The cylinder chamber 6 located below the chamber for the piston 2 is filled with a fluid 24, preferably oil, up to the level shown in a dashed line and designated by reference numeral 23, and contains a piston-like slide 25 surrounding the piston rod 5 with clearance. Downward movement of the slide 25 relative to the piston rod 5 is limited by abutment against a projection 27 provided with transverse openings 26 and bearing on a clip 27a attached to the piston rod 5. A stepped bore with a conical portion or seat provided in the upper region of the slide 25 co-operates with an annular shoulder 28 provided on the piston rod 5, which shoulder is conical on its underside. In the position illustrated in FIG. 1, the annular shoulder 28 is unseated from the stepped bore of slide 25 so that there is a connection between the upper part of cylinder chamber 6 above the slide 25 and the lower part of cylinder chamber 6 below the slide 25. The lower and upper parts of the cylinder chamber 6 are interconnected by a secondary duct 29 in cylinder 1 and in which an externally adjustable throughflow valve 30 is located.
In its upper, raised inoperative position, the piston 2 bears against a stop 31. The desired entire feed movement of the piston 2 and thus of the tool 8 may be adjusted by an adjustable stop 32a, which is located on the external upper part of piston rod 20. As shown, said part of rod 20 is provided with a screw thread and stop 32 is in the form of a double nut which comes to bear against the upper face of cover 39 at the end of the desired feed movement.
The described machine operates as follows:
After the desired feed length has been preset, it is ensured that a sufficient quantity of liquid, for example oil, is located in the cylinder chamber 6 such that in the raised inoperative position of piston 2, the space between the underside of slide 25 and the liquid level 23 is less than the distance of the lower point of tool 8 from the surface of workpiece 17. When compressed air is delivered through the pipe 3 to the piston 2, the latter firstly moves downwards at a relatively high speed, since during the first feed phase, the slide 25 entrained by the annular shoulder 28 after travel of a short initial distance, must solely compress the air located between the slide 25 and the liquid level 23, a certain small amount of liquid passing along duct 29. However, this relativley rapid feed movement is substantially damped in the second feed phase, namely when the slide 25 contacts and must displace the liquid 24 from the chamber 6 during its further movement. By a corresponding adjustment of the cross section of flow of the valve 30, the speed at which the liquid 24 may be displaced from the chamber 6 can be adjusted. This second damped feed phase corresponds to movement of the tool 8 into contact of the workpiece 17 and penetration of tool 8 into workpiece 17, i.e. the actual machining stage. In this manner, it is thus ensured that the tool 8 firstly moves downwards quickly but comes to bear on the workpiece 17 and carries out a feed movement during the actual machining in a gentle manner predetermined by the adjustable displacement speed of liquid 24. The displaced liquid passes through valve 30 into the upper region of the chamber 6 above the slide 25 and later, when, after completed machining, the piston 2 is once more raised by supplying compressed air through pipe 4, may freely flow back into the lower region of the chamber 6, because during this movement, the annular shoulder 28 is raised from the conical seat of the slide 25 and thus connects the upper and lower region of the chamber 6. During this upwards movement of the piston rod 5, the slide is entrained by the clip 27a, and communication between the upper and lower regions of cylinder chamber 6 is closed by seating the annular shoulder 28 against the conical seat of slide 25, so that when the piston 2 with its piston rod 5 is moved back down, i.e. carries out its actual feed movement, no liquid 24 may pass directly through slide 25 into the upper region of chamber 6.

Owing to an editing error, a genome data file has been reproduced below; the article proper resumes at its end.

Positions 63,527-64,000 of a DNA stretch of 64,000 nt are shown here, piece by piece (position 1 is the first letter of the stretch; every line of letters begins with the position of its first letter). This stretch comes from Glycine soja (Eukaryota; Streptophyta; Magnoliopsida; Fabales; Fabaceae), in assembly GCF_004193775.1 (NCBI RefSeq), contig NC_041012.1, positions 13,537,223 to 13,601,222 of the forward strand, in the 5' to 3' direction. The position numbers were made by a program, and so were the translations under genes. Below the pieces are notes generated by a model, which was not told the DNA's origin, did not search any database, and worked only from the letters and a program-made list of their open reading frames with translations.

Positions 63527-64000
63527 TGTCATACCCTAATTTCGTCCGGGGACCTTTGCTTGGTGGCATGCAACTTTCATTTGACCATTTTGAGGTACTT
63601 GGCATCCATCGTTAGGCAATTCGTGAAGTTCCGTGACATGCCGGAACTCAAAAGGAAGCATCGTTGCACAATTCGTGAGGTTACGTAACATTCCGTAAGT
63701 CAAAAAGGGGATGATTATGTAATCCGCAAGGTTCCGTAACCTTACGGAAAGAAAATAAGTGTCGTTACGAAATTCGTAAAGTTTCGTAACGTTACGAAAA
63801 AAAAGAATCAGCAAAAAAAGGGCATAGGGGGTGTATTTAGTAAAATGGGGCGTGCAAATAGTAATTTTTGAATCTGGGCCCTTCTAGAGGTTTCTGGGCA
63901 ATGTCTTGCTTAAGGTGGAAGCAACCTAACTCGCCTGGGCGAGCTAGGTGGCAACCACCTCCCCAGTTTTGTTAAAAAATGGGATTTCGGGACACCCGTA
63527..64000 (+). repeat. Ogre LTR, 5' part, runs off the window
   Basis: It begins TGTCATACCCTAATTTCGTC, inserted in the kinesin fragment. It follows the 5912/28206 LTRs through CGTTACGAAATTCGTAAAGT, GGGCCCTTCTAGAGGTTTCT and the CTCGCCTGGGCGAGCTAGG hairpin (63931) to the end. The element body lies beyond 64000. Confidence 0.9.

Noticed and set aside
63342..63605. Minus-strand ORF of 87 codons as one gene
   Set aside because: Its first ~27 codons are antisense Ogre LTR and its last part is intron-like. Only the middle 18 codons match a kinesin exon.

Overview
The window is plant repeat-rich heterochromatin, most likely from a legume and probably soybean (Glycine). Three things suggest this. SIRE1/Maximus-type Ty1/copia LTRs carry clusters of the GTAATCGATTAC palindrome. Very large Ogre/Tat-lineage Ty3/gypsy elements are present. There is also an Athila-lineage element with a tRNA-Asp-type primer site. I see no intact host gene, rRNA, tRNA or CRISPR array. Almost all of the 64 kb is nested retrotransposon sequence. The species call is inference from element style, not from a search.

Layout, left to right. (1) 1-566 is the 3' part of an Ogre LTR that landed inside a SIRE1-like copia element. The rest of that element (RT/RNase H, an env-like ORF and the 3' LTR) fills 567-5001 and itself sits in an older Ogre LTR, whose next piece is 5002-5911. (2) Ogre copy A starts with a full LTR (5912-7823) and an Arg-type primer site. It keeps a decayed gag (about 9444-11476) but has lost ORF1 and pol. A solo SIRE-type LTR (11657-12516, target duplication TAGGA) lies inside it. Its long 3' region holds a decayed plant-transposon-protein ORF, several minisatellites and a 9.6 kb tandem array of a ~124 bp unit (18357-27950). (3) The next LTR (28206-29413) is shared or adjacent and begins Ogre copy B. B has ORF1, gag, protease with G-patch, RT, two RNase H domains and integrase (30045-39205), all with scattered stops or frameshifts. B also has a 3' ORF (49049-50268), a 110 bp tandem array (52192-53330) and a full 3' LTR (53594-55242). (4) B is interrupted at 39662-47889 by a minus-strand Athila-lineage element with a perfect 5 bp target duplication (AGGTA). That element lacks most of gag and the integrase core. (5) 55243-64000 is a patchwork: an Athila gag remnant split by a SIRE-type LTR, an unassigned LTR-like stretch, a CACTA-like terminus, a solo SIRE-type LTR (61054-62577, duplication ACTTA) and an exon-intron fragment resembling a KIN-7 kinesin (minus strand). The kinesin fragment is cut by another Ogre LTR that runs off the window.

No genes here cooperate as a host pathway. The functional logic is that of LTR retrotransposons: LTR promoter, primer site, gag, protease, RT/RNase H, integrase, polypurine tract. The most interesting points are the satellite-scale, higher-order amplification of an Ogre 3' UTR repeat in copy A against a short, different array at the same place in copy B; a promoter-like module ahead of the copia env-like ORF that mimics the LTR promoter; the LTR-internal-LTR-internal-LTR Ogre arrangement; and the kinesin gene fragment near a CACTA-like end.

The described drilling machine is particularly suitable for machining stationary workpieces but may be modified, as shown in FIG. 3, for the machining and routing of, for example, printed circuits. In FIG. 3, parts corresponding to those of FIGS. 1 and 2 are designated by the same references with a prime.